Epstein strongly advised that hand-held monitoring units be made available to any schools in the immediate decommissioning area, and make sure they have real time readings. He spoke of the scientific aspect that is required and noted his group hired a statistician to process the tens of millions of data points that were coming in. The nearby Buchanan Verplanck Elementary School, located less than 4000 feet from Indian Point, lacks air, water and soil  monitoring. Although a school air monitoring study has been under  consideration, a Request for Proposal for an air monitoring program was only  recently issued.

The Hudson River is a tidal estuary, flowing in each direction, from New  York Harbor to the Troy dam and is the primary drinking water source for more  than 100,000 people in seven municipalities including the City of Poughkeepsie,  Village of Rhinebeck and the Towns of Esopus, Hyde Park, Lloyd, Poughkeepsie  and Rhinebeck and serves as the backup water supply for other communities along the river.

His group also worked with students at Dickinson College in Carlisle, PA where a historical archive was created at the college, documenting the last 43 years of activity around the 1979 accident of the failed reactor at Three Mile Island. The Unit 2 reactor at Pennsylvania plant had only been operating for three months when it experienced a partial meltdown.

In speaking about the need for emergency planning in the surrounding communities of a plant, Senator Harckham told of his experience as a college student at Dickinson in 1979, when the Three Mile Island accident occurred. He recalled being told to go home for a week, and that students would be notified when it was safe to return. There was no information shared about the danger of what was transpiring at the plant. 

“With nuclear power, it never ends. We were in court last week. There is no plan for the waste,” Epstein said, referencing the difficulties that often happen when the companies operating the plants change hands.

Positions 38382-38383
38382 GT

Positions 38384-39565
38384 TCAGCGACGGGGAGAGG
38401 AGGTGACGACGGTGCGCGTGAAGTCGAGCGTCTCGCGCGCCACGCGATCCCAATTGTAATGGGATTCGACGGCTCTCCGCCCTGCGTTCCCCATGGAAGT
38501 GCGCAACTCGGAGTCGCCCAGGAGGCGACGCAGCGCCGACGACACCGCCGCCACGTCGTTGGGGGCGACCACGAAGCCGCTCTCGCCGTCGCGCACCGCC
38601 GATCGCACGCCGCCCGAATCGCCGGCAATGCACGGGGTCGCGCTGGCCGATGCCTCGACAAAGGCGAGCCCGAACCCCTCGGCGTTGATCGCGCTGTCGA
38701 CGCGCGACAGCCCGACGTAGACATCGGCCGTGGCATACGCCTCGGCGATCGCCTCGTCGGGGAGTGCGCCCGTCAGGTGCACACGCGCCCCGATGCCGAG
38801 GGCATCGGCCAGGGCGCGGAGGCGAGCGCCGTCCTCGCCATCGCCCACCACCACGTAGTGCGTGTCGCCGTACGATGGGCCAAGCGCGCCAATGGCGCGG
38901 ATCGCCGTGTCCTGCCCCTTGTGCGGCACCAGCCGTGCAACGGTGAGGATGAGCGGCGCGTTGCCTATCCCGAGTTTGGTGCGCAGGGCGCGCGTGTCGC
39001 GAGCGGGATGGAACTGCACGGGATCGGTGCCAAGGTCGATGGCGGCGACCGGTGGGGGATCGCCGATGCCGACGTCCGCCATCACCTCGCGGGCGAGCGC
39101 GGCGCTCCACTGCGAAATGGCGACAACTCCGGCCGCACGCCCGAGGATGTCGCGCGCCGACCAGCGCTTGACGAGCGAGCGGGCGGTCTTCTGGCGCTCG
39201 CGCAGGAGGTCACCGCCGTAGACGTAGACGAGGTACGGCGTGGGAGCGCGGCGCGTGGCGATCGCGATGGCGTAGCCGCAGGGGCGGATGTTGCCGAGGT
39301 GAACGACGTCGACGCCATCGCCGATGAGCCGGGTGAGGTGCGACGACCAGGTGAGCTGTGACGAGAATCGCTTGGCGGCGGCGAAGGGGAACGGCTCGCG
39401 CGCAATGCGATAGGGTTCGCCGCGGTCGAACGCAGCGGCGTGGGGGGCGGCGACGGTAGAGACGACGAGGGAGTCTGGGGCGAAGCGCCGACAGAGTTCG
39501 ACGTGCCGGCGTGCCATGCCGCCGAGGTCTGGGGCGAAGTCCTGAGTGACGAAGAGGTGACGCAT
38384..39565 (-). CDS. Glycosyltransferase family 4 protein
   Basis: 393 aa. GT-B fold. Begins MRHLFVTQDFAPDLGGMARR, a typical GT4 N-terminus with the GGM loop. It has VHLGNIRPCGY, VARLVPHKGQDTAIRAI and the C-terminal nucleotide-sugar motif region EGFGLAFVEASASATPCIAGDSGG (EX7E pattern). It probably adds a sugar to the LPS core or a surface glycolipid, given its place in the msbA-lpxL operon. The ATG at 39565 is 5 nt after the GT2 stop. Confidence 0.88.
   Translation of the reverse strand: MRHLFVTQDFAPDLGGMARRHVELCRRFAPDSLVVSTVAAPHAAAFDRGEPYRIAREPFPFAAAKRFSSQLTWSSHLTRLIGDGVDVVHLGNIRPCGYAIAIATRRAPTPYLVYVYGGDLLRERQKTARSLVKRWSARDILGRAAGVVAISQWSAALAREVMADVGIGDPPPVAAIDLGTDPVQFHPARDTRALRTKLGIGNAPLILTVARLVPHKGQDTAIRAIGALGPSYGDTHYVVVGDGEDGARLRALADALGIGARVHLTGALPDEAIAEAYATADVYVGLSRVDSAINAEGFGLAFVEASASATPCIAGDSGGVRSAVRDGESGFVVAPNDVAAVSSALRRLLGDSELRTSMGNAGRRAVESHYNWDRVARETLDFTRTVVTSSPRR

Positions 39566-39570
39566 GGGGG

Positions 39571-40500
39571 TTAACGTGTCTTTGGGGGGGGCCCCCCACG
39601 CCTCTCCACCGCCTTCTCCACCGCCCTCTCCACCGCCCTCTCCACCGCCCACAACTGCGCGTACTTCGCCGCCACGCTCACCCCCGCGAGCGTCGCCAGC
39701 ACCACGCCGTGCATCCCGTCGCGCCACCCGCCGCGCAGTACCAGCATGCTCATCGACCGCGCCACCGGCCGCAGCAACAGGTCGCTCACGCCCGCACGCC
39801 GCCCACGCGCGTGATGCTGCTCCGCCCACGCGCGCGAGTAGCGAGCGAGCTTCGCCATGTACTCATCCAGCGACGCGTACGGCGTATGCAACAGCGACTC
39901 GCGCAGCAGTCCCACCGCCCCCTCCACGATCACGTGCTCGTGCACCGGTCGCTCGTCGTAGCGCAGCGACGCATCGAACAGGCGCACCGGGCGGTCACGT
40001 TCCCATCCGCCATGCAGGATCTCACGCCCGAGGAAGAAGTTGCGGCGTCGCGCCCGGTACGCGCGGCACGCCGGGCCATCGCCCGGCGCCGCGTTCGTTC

“This is a successful, painful, technical journey and it matters to get commitments from people and commitments to fund,” said Epstein. 

For Diane Turco, director of Cape Downwinders in Cape Cod, the crucial aspect for any watchdog group to understand is to never take Holtec, the company tasked with decommissioning Indian Point, at its word. Holtec is currently decommissioning the Pilgrim Nuclear Power Plant in Massachusetts. The company has repeatedly said they will discharge water from the spent fuel pools into Cape Cod Bay despite the EPA and the state DEC saying it is not permitted to do so. 

An image from Diane Turco’s presentation showing Cape Cod Bay which will be impacted by the release of water from the spent fuel pools at the Pilgram nuclear power plant in Plymouth, MA.

“Every nuclear site is a nuclear waste dump,” said Turco, and there is a need to have proper security and emergency plans in place at the plants. Deconstruction and open air demolition activities are ongoing at the Indian Point  site despite the absence of dust mitigation protocols and tenting of structures to contain airborne contaminants. 

“They are running a big shell game with our lives and our communities,” she added. “They like to play word games. We asked them if they were dumping radioactive water into the Bay and they said no, they were discharging.” 

Epstein expressed optimism at the fact that nearly 300 people were watching the forum, saying that amount of interest speaks to the organizational skills of the people in the Hudson River Valley. “Keep persisting,” he encouraged attendees. 

As the 90 minute session was coming to a close, Dr. Caldicott reminded people that “every one of us can be the most powerful person if we want it,” and Epstein added that the work is a marathon, not a sprint. 

Tina Bongar, who was the local representative on the panel, talked about next steps, including attending in person or by Zoom the next meeting of the Decommission Oversight Board on Feb. 2 at 7 p.m. at the Cortlandt Town Hall.  

The next session in the speaker series is Feb. 16 at 4 p.m. and will include presentations by Michel Lee on site contamination, Paul Blanch on “hot particles” aka Discreet Radioactive Particles (DRP), and Donna Gilmore on nuclear rod casks, cannisters, and storage issues.